French Revolution Course Work Example

Published: 2021-06-27 00:00:05
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The French revolutionary is a historical landmark that really shook France over the period between 1777-1799, reaching its peak in 1789. It signified the end of the ancient regime in France. The revolution was fuelled by several reasons: the peasants who were aware of their situation and were unwilling to bear the burden and anarchy that were embodied in the feudal system, extensive awareness about the political and social reforms in the country, the bourgeoisie resented the exclusion from power and leadership, the French participation in the American revolution, and the crop failure in the country in 1788 bred restlessness in the entire country.
Before the revolution, the peasants were observed as less human creatures in their own land and were even not in a position to embrace any social advancement. The peasants were not allowed even to hunt for food or own land. They lived on land owned by the noble men. They were also subjected to heavy taxation by the king to sustain the city workers.

This really compelled the peasants into a mental stagnation. During the revolution period, the lives of the peasants were really transformed to a large extend towards the recognition and appreciation of them as human beings. The transformation included changes such as freedom of speech and trade, end of discriminatory compulsory tax, freedom in farming and equal education access for all. For the peasant, the most significant change was the respect for basic human rights such as freedom, liberty, and equality. The peasants could now access education, own land, practice farming and trade, and above all they were no longer subjected to the discriminatory taxation. Everybody became an equal subject before the law and they had the right to a fair trial. The peasants could now enjoy a sense of humanity because they were now equal to everyone else and the king had lost his absolute power. It was a real turning point for the lives of the peasants.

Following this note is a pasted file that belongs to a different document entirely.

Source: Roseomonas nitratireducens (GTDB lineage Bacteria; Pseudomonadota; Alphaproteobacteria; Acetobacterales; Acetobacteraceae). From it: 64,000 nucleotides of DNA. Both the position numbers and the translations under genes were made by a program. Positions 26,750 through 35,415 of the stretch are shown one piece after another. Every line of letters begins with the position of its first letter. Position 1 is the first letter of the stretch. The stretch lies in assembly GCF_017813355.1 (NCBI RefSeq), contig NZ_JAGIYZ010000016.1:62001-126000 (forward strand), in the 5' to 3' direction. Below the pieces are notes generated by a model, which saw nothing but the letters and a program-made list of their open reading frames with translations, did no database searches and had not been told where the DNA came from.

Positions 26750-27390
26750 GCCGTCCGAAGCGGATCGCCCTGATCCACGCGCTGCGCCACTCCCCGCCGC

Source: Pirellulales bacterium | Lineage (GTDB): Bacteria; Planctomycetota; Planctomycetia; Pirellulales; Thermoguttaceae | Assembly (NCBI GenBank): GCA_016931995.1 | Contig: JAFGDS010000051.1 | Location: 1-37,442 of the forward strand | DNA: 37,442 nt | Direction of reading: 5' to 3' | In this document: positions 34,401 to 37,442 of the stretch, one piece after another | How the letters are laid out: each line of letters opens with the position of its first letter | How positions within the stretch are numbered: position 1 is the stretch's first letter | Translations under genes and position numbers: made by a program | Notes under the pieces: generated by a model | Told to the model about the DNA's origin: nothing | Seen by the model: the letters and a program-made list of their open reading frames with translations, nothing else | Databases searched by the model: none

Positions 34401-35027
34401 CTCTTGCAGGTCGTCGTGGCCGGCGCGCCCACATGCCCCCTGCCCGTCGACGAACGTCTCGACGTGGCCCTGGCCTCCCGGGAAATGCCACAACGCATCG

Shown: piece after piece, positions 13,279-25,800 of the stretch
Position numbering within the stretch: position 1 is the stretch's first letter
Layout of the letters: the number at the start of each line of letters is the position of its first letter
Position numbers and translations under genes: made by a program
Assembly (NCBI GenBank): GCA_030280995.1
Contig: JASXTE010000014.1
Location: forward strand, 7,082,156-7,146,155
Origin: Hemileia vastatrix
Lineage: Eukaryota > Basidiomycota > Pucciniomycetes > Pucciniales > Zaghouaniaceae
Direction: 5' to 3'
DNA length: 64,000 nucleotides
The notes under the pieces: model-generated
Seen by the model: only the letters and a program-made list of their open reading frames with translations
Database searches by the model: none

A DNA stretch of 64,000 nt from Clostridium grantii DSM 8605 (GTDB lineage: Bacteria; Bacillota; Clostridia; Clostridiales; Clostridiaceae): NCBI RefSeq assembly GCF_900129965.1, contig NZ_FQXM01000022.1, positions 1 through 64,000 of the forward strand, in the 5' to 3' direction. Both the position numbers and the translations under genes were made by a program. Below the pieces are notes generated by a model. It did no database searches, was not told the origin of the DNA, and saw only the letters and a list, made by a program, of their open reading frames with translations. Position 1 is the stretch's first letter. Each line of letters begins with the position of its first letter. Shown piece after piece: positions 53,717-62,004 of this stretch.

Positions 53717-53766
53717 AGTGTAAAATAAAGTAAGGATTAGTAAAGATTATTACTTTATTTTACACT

Reactions to changes such as those in taxes and government policies and trade were highly welcomed by the peasants who had waited for so long to gain such privileges. The peasants grasped the new changes so fast and with a lot of vigor as it was an end to undue suffering. The changes can be cumulatively referred to as good news for the peasants who could now feel appreciated as citizens. The reactions of the peasant towards the changes occurring at this particular time would also develop some intimidatory attitude towards the former bourgeoisie. This would be aggravated by the belief that the upper class had been responsible for the atrocities committed against the peasants before the revolution. Such a feeling would develop in any conscious and radical human mind: and so the peasants.

A significant change which occurred during the revolution was the end of the feudal system in which the peasants had suffered for long without rights. The end of the feudal regime signified a new dawn for the peasants because equality was the new atmosphere in France. The peasants were at all costs aggressive to launch a real transformation of the old regime within the shortest time possible without any mishap so as to prevent a reoccurrence of what had befallen them before the revolution.

The peasants affirmed to the fact that the king had no absolute powers and the political system was in the process of changing to a more equitable system. The advent of equality for all citizens seemed the necessary as well as the sufficient condition for the success and wellbeing of the peasants’ apriori.
The revolution can be viewed as a historical turning point for the French political system and mores so for the peasants who had lived being slaves in their own land. Equality was founded and bred by the revolution: the base and foundation of today’s stability in France.


S. Neely, (2008), A concise history of the French revolution, Rowman & Littlefield publishers Inc, USA.

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